Pitt is home to many forms of creative expression. The Pittsburgh community is bustling with outlets to explore the creative arts — concerts, museums, and art exhibits can always be found somewhere on campus.
Nestled away on the Cathedral of Learning’s 5th floor is Pitt’s English Department, which hosts Pitt’s experienced and talented literature and writing faculty. Yet, not enough credit is given to the dedication and passion of the Pitt professors that foster creative outlets and inspire their students.
One distinguished professor, Yona Harvey, has a particular love for poetry as it has significantly shaped her life. Poet Yona Harvey is author of the works, You Don’t Have to Go to Mars for Love (Four Way Books, 2020) and Hemming the Water (2013), which won the Believer Book Award for Poetry and the Kate Tufts Discovery Award respectively.
Yona Harvey worked with professor Roxane Gay as co-author of the Marvel Comics’ World of Wakanda. Harvey currently works as an associate professor at Pitt, and was in April this year was named a Guggenheim fellow.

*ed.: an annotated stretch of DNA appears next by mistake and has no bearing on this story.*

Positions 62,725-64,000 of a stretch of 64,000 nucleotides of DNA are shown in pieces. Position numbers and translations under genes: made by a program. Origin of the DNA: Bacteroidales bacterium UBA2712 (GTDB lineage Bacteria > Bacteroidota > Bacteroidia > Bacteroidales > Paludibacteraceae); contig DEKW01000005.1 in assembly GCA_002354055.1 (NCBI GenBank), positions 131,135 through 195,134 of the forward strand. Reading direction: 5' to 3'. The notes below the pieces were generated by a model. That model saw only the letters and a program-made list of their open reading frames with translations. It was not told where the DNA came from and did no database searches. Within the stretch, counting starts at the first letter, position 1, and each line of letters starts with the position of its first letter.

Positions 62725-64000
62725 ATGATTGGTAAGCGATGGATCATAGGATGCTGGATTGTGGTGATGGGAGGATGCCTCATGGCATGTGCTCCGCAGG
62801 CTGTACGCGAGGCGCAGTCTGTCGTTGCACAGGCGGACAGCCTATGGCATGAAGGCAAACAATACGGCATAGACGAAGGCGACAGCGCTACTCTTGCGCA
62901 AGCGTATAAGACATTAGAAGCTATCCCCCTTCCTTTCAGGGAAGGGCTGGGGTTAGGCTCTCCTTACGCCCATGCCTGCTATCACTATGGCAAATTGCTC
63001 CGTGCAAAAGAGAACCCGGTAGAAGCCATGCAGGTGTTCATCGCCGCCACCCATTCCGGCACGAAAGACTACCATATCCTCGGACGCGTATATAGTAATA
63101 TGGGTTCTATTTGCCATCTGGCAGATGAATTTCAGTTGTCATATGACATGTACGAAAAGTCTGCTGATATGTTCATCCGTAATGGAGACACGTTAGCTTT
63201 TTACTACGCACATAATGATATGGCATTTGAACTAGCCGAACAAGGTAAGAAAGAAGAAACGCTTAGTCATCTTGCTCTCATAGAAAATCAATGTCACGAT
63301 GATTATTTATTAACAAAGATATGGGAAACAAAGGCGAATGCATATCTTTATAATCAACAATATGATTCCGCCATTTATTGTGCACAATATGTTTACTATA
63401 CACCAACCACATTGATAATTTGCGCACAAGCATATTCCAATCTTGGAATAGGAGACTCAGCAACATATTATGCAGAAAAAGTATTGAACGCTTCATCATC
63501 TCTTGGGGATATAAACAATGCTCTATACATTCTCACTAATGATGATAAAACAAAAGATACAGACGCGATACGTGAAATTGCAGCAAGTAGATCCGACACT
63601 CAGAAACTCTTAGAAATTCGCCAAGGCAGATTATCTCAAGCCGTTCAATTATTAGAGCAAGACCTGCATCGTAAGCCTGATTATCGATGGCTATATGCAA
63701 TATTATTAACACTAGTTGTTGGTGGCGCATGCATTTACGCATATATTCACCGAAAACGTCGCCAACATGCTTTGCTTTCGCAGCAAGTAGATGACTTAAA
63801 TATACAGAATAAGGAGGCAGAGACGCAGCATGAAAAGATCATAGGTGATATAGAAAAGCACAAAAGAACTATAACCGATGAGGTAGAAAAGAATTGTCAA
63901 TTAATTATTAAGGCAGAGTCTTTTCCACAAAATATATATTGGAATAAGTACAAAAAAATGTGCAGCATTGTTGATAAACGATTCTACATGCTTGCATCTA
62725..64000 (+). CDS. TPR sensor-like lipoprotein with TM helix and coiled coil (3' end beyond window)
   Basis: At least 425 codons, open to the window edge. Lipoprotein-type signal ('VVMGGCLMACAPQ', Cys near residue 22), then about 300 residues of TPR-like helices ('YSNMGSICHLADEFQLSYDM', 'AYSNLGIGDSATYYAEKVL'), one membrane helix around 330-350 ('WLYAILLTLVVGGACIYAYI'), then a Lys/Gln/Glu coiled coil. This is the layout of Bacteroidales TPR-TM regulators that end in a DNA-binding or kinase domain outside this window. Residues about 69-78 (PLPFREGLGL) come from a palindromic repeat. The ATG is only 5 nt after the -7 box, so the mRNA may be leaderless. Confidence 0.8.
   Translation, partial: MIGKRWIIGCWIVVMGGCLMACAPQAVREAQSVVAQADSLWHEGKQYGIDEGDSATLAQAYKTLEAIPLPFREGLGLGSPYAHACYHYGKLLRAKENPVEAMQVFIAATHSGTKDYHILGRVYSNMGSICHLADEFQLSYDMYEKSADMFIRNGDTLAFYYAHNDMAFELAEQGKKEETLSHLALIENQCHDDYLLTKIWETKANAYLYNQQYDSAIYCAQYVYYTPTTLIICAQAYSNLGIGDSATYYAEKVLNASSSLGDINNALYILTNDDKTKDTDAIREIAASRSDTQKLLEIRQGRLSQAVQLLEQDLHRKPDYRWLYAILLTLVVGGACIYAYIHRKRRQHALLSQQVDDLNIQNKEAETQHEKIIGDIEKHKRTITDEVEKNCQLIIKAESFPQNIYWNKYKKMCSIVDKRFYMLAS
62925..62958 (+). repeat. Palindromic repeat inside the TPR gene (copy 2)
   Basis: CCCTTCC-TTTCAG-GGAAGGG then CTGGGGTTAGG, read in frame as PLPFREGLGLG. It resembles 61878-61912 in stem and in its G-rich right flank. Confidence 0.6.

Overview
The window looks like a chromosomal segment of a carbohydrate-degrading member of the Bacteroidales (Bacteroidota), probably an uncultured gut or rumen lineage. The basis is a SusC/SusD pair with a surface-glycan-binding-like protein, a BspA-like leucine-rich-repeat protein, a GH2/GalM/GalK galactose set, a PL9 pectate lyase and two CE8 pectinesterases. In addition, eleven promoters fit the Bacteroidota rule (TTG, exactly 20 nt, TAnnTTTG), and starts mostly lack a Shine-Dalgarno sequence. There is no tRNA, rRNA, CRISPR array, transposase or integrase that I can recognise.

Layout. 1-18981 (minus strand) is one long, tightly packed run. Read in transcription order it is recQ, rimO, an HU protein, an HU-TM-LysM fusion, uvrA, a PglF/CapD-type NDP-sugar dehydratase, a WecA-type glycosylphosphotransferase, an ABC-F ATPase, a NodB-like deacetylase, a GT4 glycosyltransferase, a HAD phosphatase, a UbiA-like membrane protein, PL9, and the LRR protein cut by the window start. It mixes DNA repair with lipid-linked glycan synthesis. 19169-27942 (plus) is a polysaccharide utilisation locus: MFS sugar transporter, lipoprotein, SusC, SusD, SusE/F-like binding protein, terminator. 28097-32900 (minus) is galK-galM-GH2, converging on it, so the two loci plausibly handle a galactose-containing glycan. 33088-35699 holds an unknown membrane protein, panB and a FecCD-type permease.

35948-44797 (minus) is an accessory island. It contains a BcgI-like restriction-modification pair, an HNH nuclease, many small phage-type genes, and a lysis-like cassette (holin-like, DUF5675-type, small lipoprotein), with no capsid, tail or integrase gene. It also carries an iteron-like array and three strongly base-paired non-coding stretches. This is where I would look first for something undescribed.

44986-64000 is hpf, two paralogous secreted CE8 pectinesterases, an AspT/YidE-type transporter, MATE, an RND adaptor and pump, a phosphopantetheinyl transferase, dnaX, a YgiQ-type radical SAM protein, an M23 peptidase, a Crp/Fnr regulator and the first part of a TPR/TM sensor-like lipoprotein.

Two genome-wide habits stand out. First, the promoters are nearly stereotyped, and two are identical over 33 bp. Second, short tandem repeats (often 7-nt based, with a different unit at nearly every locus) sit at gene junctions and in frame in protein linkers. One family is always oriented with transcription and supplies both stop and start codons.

Yona Harvey spoke with me about her experience with writing poetry and being a part of the Pittsburgh community.
She discussed writing poetry for the first time and the value it holds in her life. She also shared her creative process that inspired her previous poems, and she gives advice for those who wish to write poetry.
How did you first start writing poetry?
I think I first started writing it in middle school. My mom took me to a reading. I was supposed to see… Nikki Giovanni and Margaret Walker, and Nikki Giovanni couldn’t make it that day so I just ended up seeing Margaret Walker, who is also phenomenal.
She was the first black woman to go to the Iowa Writers’ workshop. She read this poem, and it made my aunt cry. And I just thought, “what is happening?” I had never seen anything like that.